BIS 2017, Moscow, Pantheon Technologies brochures

I’ve spoken to people from the Government of Moscow, from financial bodies, telecom and development companies. There were several representatives from largest Russian system integration companies who were interested in cooperation.

At the same time, it was inspiring to listen to their practical “field” experience and their understanding of the market. The overall impression I had is that the SDN/NFV technologies are being actively researched and tested in Russia recently, although significant ROI is still a rare case here. We need more work and time until that point is reached.

BIS 2017, Moscow, robot

My final impression was that we came to show Pantheon Technologies to Russia just in the right time. There are many interesting projects out there where our long-term expertise in the field of networking software development may prove useful.

 

Denis Rasulev

ONUG 2017 stage

ONUG Fall 2017

Open Networking User Group, New York, USA, October 17 – 18, 2017

ONUG 2017 stage

ONUG belongs to the group of conferences rather smaller in size, but surely not in importance. This year it took place in New York. The Big Apple is a truly interesting place and so was the conference. This event was a combination of trade show and a panel discussion. Pantheon Technologies did not actively participate in the trade show part this time, as our focus was more on potential business hunting.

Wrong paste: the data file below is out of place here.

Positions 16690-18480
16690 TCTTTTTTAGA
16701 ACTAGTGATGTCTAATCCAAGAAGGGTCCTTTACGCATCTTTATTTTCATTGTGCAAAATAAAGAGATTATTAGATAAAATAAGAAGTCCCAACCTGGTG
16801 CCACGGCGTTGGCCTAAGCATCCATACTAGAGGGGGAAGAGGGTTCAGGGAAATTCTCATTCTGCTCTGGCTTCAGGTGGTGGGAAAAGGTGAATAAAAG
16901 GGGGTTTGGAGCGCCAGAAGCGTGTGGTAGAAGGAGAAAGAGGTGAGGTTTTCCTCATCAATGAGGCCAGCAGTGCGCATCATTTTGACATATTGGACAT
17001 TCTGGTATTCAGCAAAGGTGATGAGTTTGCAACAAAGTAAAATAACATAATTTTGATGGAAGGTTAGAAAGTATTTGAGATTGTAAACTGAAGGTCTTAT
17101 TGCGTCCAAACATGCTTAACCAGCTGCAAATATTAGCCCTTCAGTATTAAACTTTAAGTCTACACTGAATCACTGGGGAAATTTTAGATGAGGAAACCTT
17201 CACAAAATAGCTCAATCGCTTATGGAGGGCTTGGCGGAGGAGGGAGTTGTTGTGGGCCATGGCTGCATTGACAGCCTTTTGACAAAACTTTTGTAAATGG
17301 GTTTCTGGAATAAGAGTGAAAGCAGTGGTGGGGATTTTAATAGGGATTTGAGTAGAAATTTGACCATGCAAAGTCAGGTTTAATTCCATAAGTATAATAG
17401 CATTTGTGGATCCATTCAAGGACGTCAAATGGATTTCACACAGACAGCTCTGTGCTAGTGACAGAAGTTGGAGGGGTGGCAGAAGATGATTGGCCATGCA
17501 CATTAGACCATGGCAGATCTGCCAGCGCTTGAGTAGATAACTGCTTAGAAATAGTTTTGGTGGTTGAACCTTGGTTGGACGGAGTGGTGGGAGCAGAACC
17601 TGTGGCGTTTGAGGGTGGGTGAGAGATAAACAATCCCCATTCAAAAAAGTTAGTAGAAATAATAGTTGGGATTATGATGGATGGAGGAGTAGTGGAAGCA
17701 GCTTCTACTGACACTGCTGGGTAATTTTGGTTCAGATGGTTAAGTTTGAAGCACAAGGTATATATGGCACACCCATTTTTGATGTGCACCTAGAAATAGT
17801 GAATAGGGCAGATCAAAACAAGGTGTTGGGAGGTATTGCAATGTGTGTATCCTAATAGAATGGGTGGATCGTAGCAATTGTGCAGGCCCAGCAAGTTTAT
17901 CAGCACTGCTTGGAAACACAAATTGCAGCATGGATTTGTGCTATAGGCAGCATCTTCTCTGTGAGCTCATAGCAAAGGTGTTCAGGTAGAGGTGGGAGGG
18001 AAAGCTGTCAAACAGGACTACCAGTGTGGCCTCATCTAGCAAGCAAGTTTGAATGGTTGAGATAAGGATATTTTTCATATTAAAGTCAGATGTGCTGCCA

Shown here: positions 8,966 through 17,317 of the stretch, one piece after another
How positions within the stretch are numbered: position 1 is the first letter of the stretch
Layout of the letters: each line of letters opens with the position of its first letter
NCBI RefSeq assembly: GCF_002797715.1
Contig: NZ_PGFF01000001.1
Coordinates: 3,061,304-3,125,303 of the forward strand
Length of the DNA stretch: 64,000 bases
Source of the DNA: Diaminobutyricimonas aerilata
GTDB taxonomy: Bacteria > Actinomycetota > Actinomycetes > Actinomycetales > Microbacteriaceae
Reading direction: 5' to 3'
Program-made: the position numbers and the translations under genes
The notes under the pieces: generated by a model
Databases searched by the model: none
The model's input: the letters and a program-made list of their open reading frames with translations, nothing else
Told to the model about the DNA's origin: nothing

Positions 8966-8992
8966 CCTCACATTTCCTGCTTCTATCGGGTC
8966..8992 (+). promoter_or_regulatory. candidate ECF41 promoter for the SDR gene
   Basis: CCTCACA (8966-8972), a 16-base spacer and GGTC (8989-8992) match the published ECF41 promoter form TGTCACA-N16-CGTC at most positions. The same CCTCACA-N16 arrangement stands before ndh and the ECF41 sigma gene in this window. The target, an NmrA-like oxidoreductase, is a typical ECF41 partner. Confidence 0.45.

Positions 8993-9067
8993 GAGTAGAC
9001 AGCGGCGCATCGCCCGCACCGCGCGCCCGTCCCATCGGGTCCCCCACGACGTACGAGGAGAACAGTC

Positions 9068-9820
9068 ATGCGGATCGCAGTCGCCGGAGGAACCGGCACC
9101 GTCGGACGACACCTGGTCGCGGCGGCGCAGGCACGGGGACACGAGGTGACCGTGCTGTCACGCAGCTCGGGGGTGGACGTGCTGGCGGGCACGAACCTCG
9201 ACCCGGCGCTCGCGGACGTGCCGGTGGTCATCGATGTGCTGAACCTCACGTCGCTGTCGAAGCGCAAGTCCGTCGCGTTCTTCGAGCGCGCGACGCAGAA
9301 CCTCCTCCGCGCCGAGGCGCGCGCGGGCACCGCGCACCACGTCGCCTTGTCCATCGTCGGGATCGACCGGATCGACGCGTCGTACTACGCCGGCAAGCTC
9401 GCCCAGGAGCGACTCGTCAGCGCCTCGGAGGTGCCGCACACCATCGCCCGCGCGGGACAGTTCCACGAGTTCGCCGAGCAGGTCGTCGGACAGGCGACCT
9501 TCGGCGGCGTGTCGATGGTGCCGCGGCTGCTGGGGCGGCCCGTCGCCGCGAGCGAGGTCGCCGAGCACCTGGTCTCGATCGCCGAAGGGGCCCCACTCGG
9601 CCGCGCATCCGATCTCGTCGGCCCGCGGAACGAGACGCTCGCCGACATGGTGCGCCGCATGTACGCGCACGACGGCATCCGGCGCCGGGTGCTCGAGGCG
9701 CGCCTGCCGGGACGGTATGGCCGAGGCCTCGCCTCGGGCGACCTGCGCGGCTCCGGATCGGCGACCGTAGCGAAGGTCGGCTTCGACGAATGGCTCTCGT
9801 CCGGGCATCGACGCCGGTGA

ONUG 2017 crowd

ONUG is a 2-day event fully packed with big names on stage, as part of panel discussions, and a good selection of vendors, community leaders, service and solution providers.

The conference includes keynotes from IT business enterprise leaders as they address their open software-defined cloud-based infrastructure journeys, updates from the Working Group Initiative members, hands-on tutorials and interactive labs, real world use cases, proof of concept demonstrations and a vendor technology showcase.

ONUG 2017 website screenshot - recap

The goal of all ONUG events and initiatives is to bring together the full IT community, to allow IT business leaders to learn from peers, make informed open infrastructure deployment decisions, and to open up the dialogue between the vendor and user communities in order to collectively drive open infrastructure.

ONUG 2017 Pantheon brochures

For Pantheon Technologies this means a good opportunity to understand current networking needs of service providers, enterprises and vendors. This helps us to improve promoting Pantheon even better in the field of our expertise, in customized software development. ONUG clearly showed that service providers are heading more and more towards SD-WAN solutions. We have discussed our expertise in SDN and NFV with almost all of the ONUG participants and have found several potential partners to explore this exciting business with. Software Defined Networking is not only a buzzword anymore, it’s been well established and the market is very competitive, especially the US territory. That is why we at Pantheon Technologies need to be on top of it.

Peter Takáč

Windmills in the Netherlands - SDN NFV cover photo

SDN NFV World Congress: Intent-based Networking Still not in Sight